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How to childproof your kitchen

March 25, 2015

Childproofing is a very real concern in my home right now. I have a 5-year-old daughter and a very active 18-month-old son, and although I’ve experienced the challenges of life with a toddler before, I have to admit that it is very different the second time around. I used to secretly wonder why some parents attached every kind of childproofing gadget they could think of to every item in their house; now I know. My daughter got into some things (as every kid does), but mostly she was more interested in being with me than exploring the off-limits things around our house. My son, though, is a completely different kid. We’ve nicknamed him “Curious George” because like the fictional character, his adventurous spirit has the potential to get him into a lot of trouble.

Consider this advice to be the product of many trials and errors. I haven’t done each of these things perfectly. In fact, several of these tips come from things that have gone awry in our home. I hope you’ll be able to take some of my experiences and put them to good use.

Here are a few things to think about when childproofing your home:

Consider when others supervise your kids.

When thinking about how to child-proof your home, think not only about what is a danger when you are home with your kids but also when someone else is caring for them. For instance you may think, “I don’t need to child-proof the bathroom because we keep the doors closed all the time.” What about when a babysitter comes or the grandparents watch your children for you? Other people will use things in your house differently than you do, and you must be sure your children are safe in each of those different scenarios.

Childproofing must change with your kid.

Know that childproofing isn’t a one-time occurrence. The specific dangers will evolve as your child grows and their abilities and interests mature. Be prepared to continuously monitor and change your childproofing strategies along with them.

Nothing can replace adult supervision.

It doesn’t matter how much time or money you’ve spent on childproofing your home or how sophisticated your gadgets are, no device can take the place of adequate adult supervision. Childproofing your home is a necessary and helpful aid in keeping your child safe, but it’s just that- an aid. It cannot take the place of adult supervision.

Here are some specific ways to help make your kitchen as safe as possible:

  • Be sure there are no chairs or stepstools in the kitchen that the child can use to climb.
  •  Don’t hang dishtowels on the oven door. Kids can pull them the towel and bring the oven door crashing down on them.
  • Place locks on appliances. Consider locks on stoves, dishwashers and the refrigerator. The dangers of a dishwasher are sometimes a surprise to us, but consider the knives and breakable objects a child can get out of the dishwasher.
  • Be sure counter-top appliances and their cords are pushed all the way back to the wall and out of reach.
  • Be sure telephone cords or wires are out of reach.
  • Don’t decorate the refrigerator with magnets. Toddlers love to put magnets in their mouths, and these are a very real choking hazard.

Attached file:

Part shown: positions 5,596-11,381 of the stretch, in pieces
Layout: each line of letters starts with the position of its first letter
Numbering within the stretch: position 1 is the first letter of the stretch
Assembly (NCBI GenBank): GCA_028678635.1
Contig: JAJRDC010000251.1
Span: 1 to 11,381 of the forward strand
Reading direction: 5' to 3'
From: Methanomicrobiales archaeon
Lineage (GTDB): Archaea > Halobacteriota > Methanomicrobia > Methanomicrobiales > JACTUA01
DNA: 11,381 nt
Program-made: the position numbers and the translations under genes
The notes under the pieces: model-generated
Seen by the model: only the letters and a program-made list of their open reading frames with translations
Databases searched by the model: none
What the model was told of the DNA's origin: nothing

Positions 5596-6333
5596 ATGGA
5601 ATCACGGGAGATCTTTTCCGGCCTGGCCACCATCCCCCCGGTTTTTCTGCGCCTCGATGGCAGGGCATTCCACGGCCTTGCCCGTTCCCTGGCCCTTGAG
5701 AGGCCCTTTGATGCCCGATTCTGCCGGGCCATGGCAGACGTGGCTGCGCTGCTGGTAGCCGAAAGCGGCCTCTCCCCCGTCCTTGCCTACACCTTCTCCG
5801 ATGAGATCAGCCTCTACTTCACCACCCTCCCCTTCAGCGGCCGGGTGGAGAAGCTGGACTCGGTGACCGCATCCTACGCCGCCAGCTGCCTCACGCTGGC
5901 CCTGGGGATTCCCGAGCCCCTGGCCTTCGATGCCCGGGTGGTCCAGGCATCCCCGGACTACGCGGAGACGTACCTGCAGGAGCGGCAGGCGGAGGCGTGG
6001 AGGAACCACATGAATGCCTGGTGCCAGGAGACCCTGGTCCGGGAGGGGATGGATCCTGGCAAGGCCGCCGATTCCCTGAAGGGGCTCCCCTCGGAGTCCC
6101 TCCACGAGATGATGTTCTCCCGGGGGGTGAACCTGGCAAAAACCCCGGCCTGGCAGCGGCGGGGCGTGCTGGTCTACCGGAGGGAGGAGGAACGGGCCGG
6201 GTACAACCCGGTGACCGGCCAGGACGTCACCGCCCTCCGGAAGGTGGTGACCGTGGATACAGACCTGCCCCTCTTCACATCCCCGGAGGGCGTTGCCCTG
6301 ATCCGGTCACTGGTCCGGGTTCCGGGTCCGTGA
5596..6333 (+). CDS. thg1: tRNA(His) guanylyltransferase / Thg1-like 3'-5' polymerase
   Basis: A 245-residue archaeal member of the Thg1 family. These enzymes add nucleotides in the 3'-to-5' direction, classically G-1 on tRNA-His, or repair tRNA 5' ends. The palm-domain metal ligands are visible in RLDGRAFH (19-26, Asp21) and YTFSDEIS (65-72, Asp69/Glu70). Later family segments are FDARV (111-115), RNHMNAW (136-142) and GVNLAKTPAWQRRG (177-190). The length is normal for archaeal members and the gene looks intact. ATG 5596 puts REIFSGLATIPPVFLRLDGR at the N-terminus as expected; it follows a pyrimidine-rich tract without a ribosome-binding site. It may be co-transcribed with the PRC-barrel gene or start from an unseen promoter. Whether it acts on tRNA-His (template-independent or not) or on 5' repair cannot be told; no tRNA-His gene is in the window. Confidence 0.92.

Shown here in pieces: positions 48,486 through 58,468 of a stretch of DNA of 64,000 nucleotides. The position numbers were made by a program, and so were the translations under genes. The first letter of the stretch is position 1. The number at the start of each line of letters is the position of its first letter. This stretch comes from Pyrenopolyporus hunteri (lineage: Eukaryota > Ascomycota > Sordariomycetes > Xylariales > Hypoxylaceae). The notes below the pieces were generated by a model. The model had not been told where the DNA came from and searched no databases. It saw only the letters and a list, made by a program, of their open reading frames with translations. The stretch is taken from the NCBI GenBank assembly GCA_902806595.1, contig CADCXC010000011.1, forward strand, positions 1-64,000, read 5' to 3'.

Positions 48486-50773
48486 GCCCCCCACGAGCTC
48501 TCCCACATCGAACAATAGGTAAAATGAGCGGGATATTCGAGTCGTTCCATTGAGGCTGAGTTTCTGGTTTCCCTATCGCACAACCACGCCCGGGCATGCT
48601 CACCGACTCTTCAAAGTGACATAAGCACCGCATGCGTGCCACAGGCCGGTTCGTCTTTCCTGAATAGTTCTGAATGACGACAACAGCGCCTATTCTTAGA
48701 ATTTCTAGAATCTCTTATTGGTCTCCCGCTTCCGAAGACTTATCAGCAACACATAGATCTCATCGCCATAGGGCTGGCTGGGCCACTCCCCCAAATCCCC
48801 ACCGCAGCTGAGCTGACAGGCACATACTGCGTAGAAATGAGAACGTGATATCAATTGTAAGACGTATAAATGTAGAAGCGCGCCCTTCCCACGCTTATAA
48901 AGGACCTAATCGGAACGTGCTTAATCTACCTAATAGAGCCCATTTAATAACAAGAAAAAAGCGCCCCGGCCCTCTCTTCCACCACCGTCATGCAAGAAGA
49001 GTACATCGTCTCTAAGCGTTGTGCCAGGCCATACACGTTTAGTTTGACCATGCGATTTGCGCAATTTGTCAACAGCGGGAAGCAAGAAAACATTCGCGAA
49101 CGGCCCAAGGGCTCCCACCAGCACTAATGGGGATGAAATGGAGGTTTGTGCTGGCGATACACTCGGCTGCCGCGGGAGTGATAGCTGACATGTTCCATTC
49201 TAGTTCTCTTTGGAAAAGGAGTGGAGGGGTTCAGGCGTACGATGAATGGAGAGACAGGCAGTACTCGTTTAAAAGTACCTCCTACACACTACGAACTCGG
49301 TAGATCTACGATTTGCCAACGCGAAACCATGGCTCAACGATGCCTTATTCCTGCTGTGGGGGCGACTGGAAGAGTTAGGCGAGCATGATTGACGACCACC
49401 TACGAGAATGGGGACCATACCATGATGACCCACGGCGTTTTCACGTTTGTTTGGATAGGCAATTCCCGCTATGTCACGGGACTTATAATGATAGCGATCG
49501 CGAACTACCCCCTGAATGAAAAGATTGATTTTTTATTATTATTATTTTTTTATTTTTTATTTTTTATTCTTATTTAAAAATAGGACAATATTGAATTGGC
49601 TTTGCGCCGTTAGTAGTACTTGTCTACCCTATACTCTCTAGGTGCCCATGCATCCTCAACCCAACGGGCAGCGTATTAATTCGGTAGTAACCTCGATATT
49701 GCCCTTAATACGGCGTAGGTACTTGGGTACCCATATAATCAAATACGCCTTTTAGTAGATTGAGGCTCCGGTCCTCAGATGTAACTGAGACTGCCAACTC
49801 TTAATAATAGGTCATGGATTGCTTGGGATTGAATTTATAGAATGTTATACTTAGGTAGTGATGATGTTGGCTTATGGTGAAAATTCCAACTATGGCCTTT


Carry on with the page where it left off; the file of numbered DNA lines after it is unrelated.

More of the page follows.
• Be sure chemical cleaning products are secured behind a locked cabinet.
  • Be sure matches or lighters are secured in a locked cabinet or drawer.
  • Be sure plastic garbage bags and used grocery bags are stored out of reach. Even a simple bag can be a danger. Kids love to place plastic bags over their heads, and this is a serious suffocation hazard.
  • Pay special attention during meal preparation. Cooking the evening meal can be one of the most trying times of the day with a toddler, not to mention the most unsafe. Instead of trying to wrangle your child away from every dangerous thing in the kitchen (I’ve tried it; the kid always wins) keep your toddler out of the kitchen during meal preparation.
    • Place your baby in a high chair or secure the kitchen with gates. You’ll have to see what works in your home. If you can block your child’s access to the kitchen while still being able to supervise her, baby gates may be helpful. If not, put your toddler in the highchair and offer him a few snacks while you’re busy cooking. He can be safely restrained out of harm’s way while still being close to you. Just be sure the highchair isn’t so close to the counter that he can reach off-limits items.
    • Cook on the back burners. Turn pot handles inward. You’d be surprised how quickly a toddler can grab onto the oven handle and hoist himself up to reach the stove. To prevent burns and scalds, be sure you’re cooking on the back burner and pot handles can’t be reached if baby is near the stove.
    • Leave your work area safe when you’re interrupted. Every parent knows that we can’t finish anything without an interruption. If you’re chopping vegetables and get called away, be sure you always place the knife back on the counter away from the edge in case little hands reach up to see what they can find up there.
These are just a few ideas that you might find helpful. But remember, every child is different and has different areas of interest. It’s important to observe your child and see what he is interested in and what he is capable of then adjust accordingly. Know the areas where they’re most likely to get into trouble and focus on securing them ahead of time instead of waiting until tragedy is looming on the horizon.

We’ll be continuing this conversation over the next few weeks with a series of posts about childproofing your home.

Next up: childproofing your bathroom.

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